Brazil posted a July foreign trade surplus of $4.23 billion, down 28% from June and 33% from July of 2017. The seven-month surplus of $34.2 billion was down sharply from $42.5 billion for the first seven months of 2017. The declining year-to-date surplus came despite a 7% rise in exports, which were buoyed by strong commodities prices and rising shipment volumes. But the increase in exports were far outstripped by the 21% rise in imports for the first seven months of the year. Imports are up, in part, on a taxation change which has made it convenient for Petrobras to repatriate a number of offshore oil platforms. The platforms have added $3.3 billion on the import side so far this year. But the main reason for the rise in imports is increasing domestic demand, economists said, keeping hopes alive for a sustainable economic recovery. (see more)
State of Business
- Mining giant Vale last week became the first Brazilian company to fully recover an investment grade credit rating since Brazil itself was downgraded in the wake of the 2014 corruption scandal. Moody’s Investors Service became the third, and last, of the major agencies to elevate Vale back to an investment grade rating. Vale had been downgraded along with Brazil. Later, the ratings agencies maintained the downgrade because of losses due to the 2015 dam break and landslide at a Vale-owned site in Minas Gerais. Since then, Vale has paid down most costs accruing from the 2015 accident, sold off satellite assets and sharply reduced debt.
- Tax-exempt debentures are enjoying a field day. The debentures, issued by private companies based on an evaluation by the Brazilian Development Bank (BNDES), totaled R$10.8 billion in the first half. By contrast, the market bought only R$9 billion in tax-free debentures during the entire year in 2017. The debentures enjoy tax-free status once the BNDES certifies that proceeds will be used in domestic infrastructure projects.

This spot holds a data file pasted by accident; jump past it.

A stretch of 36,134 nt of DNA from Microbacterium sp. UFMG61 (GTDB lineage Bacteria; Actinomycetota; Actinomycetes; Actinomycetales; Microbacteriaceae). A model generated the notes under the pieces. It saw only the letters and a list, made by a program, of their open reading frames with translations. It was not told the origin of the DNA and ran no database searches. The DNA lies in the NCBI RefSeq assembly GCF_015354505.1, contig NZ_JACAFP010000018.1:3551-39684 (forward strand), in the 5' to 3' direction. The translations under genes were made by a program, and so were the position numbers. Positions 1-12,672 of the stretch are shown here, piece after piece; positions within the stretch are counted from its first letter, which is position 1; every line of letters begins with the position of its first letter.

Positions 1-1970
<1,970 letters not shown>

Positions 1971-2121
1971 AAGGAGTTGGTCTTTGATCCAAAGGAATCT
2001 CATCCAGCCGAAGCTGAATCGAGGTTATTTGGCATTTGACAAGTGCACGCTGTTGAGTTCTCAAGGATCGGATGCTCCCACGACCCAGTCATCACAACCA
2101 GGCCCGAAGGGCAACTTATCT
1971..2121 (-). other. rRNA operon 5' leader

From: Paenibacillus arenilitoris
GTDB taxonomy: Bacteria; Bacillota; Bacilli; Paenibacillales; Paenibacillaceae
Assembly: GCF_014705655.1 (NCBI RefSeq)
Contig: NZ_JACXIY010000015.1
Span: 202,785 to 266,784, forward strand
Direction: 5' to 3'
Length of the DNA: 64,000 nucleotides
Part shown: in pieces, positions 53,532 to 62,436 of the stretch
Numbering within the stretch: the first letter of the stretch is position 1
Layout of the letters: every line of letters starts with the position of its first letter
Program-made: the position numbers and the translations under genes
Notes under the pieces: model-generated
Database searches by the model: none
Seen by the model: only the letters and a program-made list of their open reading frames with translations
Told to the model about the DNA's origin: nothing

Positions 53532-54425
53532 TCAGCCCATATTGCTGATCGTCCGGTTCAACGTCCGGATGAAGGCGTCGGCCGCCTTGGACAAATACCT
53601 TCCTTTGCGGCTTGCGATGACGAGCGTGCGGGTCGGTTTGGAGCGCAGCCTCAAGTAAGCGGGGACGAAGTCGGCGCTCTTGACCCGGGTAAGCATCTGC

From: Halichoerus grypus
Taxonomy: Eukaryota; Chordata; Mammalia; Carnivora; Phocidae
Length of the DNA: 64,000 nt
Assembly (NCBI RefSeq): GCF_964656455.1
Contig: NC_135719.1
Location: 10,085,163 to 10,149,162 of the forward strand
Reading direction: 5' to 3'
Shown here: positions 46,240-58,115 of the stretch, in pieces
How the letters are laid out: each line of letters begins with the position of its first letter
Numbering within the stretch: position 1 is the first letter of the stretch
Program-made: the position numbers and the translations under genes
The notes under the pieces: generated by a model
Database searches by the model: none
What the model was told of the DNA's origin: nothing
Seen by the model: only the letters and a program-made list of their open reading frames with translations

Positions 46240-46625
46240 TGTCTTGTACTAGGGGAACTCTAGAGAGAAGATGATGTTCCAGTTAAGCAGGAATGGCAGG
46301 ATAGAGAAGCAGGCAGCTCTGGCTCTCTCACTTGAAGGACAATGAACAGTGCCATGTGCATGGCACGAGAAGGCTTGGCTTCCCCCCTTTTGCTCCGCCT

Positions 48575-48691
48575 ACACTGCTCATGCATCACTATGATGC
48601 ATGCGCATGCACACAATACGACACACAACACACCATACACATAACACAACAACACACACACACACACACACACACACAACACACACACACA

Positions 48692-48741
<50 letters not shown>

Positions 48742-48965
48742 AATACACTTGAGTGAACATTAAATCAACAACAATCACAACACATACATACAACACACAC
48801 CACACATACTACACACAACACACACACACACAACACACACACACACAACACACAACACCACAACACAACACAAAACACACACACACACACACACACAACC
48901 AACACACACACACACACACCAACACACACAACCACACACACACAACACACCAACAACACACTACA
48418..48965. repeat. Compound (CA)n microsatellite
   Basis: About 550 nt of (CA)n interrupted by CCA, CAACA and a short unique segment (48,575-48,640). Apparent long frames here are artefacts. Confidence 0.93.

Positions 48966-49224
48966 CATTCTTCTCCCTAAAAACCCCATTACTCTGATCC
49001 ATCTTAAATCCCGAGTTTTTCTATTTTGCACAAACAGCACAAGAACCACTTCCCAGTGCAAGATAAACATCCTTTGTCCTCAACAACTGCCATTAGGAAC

- The Brazilian Development Bank (BNDES) confirmed last week that it is ratcheting down its business loans. First-half lending was R$28.1 billion, down 20% from the first half of 2017; new loan approvals of R$30.7 billion declined 13% from the first half of last year. The bank is lending less, in part, because of heavy loan re-payments of its own to the Federal Treasury. But the government is also trying to encourage private sector lending to businesses, especially the largest and most credit worthy. One way to reduce BNDES lending to big companies is to charge them market rates. The bank noted, in its first-half report, that small and mid-cap companies accounted for higher percentages of total lending than in 2017.
- Online auto parts vendor Canal da Peça last week announced a partnership with one of Brazil’s biggest filling station chains, Ipiranga. The partnership will allow filling station owners and their customers to order parts online at reduced costs. Canal da Peça was founded in 2012 with an initial investment of R$29 million and is now seeking additional investors.
- Brazilian motor vehicle production continued robust in July, with domestic sales supporting output even as exports began to wane. According to figures from the National Motor Vehicle Manufacturers Association (Anfavea) this week, January through July production of 1.68 million motor vehicles was up 13% from the first seven months of 2017. Domestic sales were 1.38 million, a year-on-year gain of 14.9%. But seven-month exports of 430,000 were down 3% from the same period a year earlier. Exports are down because of a foreign exchange crisis in Argentina, traditionally Brazil’s best overseas market. Domestic sales, on the other hand, have been favored by low interest rates.
- Editora Abril, one of Brazil’s most traditional magazine publishers, last week announced major cuts to its line-up, along with other cost-cutting measures. The publisher will close at least six monthly publications, including Brazilian editions of Elle and Cosmopolitan. The company has contracted restructuring firm Alvarez & Marsal to manage its make-over. Abril holds some R$1.3 billion in debt and posted net losses last year of over R$300 million.
U.S. Dollar: The Brazilian Real closed at R$3.82 to the dollar, down 1.6% on the week and 18% year-on-year. The Real weakened on increasing political uncertainties ahead of October elections. (see more)
Stocks: The Ibovespa index closed at 78,625 points, down 0.7% on the week but up 17% on the year. Stock prices have stagnated in recent weeks on political uncertainties. (see more)
Interest Rates: The benchmark January 2020 contract closed at 8.12%, up from 7.89% the previous week as annual inflation spiked (see item above). (see more)
- Friday, August 10, Brazilian Census Bureau (IBGE) release of monthly retail sales data, Rio de Janeiro